An appeal to Green Party MP Nandor Tancos
Mr Tanczos has been an anarchist activist since his teens and has strong coonnections to the radical scene in the Auckland, the Waikato and Wellington.
The Wellington branch of the SHVC is based at 128 Alel Smith Street Wellington, an anarchist hangout, to which several of the “Urewera 17″ are connected.
Several of those arrested, including Omar Hamed, Tim/Ira Bailey, Emily Bailey and the as yet unnamed 23 year old Swiss national have been heavily involved in SHVC.
Several supporters and associates of the anarchist contingent of the “Urewera 17” arrestees are also active in the SHVC.
Given Mr Tanczos’ anarchist connections and his strong support for the SHVC, it is a safe bet that Mr Tanczos personally knows some of those arrested and their supporters.
This makes a statement posted by Mr Tancos on a Green Party internet forum 26th January 2006, particularly interesting.
The context was a discussion on the place of Maori in New Zealand society and the Treaty of Waitangi.
Here is Mr Tanczos’ statement-emphasis added;
If we say ‘well Pakeha have the power now, so tough’ and base our occupation on simple domination, then we have to prepare ourselves for permanent civil unrest and eventually when the demographics change enough, for outright war. I have spoken to people who see this as the future, and it frightens the hell out of me.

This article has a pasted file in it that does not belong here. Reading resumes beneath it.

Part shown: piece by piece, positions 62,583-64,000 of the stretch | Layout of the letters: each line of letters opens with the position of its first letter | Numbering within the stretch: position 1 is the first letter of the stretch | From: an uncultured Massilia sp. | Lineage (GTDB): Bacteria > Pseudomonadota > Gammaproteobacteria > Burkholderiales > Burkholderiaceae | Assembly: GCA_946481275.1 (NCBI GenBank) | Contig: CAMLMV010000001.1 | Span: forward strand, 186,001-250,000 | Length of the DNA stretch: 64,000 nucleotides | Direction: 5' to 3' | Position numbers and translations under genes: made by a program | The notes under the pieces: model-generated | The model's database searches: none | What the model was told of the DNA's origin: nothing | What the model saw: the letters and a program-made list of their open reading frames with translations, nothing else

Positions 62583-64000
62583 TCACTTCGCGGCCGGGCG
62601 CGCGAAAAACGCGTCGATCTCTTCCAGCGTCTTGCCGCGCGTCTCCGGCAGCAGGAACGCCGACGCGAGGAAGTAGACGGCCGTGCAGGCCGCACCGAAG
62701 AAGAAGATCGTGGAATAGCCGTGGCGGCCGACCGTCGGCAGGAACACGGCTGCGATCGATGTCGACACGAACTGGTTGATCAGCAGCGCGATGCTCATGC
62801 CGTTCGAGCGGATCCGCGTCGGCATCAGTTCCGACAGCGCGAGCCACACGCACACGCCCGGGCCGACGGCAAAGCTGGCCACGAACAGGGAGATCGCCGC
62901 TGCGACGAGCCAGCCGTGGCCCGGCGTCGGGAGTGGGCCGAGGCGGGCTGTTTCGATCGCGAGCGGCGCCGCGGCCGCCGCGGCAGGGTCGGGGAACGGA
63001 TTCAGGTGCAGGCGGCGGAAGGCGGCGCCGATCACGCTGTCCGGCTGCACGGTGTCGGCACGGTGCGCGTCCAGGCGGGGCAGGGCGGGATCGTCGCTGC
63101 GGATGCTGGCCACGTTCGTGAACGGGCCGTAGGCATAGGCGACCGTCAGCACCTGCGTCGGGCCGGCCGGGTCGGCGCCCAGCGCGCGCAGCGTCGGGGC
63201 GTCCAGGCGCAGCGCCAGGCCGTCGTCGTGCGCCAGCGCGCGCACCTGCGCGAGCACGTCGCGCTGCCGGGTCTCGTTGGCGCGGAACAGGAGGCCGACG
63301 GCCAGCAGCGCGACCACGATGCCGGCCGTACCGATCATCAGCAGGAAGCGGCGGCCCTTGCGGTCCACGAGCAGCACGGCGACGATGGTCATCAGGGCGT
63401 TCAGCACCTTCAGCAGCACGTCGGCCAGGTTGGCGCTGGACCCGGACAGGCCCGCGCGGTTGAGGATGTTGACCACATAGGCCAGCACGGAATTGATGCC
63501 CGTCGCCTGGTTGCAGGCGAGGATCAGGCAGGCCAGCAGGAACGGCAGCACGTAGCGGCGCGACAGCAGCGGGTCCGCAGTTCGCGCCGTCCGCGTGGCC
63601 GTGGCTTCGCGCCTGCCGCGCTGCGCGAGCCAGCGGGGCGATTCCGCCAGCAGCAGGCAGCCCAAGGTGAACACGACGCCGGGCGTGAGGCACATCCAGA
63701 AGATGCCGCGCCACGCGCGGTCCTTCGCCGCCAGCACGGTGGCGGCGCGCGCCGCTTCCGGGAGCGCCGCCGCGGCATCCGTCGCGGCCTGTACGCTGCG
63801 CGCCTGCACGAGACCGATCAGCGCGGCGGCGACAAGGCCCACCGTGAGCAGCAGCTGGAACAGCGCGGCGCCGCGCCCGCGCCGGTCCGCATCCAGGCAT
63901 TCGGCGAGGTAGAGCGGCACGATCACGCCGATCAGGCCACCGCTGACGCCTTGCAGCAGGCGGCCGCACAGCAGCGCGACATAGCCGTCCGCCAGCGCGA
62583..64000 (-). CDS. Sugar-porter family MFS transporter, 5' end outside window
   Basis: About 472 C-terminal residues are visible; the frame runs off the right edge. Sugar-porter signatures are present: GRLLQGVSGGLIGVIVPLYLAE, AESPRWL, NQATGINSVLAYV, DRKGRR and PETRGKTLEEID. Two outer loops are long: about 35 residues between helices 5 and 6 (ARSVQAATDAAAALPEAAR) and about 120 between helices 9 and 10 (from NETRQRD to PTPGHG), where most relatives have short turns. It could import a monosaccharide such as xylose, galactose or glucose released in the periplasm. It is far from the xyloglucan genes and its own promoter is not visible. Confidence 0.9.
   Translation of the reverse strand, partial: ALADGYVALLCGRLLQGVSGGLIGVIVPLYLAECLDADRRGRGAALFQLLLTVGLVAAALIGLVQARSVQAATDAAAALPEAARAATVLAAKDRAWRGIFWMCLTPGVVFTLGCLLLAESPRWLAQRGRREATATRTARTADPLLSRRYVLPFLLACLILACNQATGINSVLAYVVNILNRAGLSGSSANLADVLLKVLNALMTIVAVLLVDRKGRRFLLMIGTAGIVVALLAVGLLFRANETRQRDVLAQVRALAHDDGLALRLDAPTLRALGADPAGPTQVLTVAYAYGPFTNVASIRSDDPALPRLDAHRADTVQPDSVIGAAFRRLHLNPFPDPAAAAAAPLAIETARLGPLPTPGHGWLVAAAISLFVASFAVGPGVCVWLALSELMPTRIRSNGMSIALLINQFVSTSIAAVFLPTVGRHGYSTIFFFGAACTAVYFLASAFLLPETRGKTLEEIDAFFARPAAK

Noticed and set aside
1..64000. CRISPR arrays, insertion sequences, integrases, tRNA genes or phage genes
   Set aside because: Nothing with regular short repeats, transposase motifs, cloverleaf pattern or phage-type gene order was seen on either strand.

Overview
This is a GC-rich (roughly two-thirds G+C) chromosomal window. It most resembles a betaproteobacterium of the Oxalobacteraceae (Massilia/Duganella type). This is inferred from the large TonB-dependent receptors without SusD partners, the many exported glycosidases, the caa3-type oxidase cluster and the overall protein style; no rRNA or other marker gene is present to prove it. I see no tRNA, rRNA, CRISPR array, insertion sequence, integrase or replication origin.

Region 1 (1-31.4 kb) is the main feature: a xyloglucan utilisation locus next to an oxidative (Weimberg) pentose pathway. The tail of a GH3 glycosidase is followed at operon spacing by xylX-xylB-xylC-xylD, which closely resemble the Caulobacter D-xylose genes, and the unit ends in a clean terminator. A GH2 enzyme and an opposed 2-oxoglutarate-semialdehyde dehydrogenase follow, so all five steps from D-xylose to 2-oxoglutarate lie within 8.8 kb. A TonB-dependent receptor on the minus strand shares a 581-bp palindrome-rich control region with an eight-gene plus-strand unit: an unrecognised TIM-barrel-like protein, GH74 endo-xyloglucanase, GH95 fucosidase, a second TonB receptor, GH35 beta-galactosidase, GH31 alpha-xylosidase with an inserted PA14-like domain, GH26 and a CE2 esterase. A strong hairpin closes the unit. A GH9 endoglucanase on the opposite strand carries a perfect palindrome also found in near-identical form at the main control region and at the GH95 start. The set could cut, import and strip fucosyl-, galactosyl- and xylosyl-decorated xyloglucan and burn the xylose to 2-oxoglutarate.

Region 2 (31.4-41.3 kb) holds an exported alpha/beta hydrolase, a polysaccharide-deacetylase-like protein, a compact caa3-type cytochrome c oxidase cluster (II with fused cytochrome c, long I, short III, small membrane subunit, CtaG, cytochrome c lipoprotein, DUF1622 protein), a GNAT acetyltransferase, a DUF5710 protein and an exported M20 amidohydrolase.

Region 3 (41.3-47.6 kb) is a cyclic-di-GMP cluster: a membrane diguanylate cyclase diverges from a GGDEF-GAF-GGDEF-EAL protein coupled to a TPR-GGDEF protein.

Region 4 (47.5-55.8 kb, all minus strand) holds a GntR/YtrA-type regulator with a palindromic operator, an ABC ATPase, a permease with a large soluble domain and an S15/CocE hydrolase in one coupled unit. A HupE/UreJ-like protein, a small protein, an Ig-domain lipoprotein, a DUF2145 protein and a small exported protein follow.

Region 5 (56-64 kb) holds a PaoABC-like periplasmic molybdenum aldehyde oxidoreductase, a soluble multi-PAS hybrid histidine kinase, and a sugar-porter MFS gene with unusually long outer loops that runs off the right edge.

I think that the high level of Maori in prison is indicative that many people DO see this as the reality, both in the sense of many esp. poor Maori having no stake or commitment to society in its current forms, and also in the sense of a racist system parts of which aim to dominate and suppress Maori people.
Could the people Mr Tanczos has “spoken to” included some of the anarchist or Maori activists arrested on October 15th?
Could some of them be “Urewera 17” supporters not yet arrested or interviewed by police?
Does Mr Tanczos possess information that could be valuable to police investigating the “Urewera 17” or other networks?
Seventeen people, some of whom Mr Tanczos almost certainly knows face firearms charges. There was clearly sufficient evidence for police to suspect at least some of them to be involved in planning terrorist activities.
Some reports have indicated that up to 100 people may have been involved in “activities” in the Ureweras, so there may still be several people in the community that police need to know about.
Therefore I urge Mr Tanczos to take any information he may have, no matter how minor it may seem, to the police.
One small piece of information may be enough to allow police to make more arrests or uncover further potentially dangerous activities. It may even save lives.
I therefore urge Mr Tanczos to put aside his loyalties to his anarchist friends and put his country and his constituents first.